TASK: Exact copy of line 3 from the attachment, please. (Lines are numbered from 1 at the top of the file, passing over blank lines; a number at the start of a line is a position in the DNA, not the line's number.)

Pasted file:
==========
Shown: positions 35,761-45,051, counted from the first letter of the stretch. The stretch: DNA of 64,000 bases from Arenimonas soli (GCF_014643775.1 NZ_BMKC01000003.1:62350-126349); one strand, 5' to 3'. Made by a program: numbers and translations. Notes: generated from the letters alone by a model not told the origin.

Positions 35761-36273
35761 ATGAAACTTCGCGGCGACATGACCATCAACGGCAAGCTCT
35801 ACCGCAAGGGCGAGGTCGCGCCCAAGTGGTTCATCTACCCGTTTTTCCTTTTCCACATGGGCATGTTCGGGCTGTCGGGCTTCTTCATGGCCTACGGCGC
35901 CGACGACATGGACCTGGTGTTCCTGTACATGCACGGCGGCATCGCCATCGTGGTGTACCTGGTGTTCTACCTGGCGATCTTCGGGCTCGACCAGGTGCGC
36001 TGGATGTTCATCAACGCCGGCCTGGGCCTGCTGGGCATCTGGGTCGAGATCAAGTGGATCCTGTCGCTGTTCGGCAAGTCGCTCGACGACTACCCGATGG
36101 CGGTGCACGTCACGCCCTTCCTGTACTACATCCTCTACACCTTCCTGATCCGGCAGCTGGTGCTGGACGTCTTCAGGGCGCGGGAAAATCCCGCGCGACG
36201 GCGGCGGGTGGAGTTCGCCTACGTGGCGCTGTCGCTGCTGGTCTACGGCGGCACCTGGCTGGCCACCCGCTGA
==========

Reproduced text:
35761 ATGAAACTTCGCGGCGACATGACCATCAACGGCAAGCTCT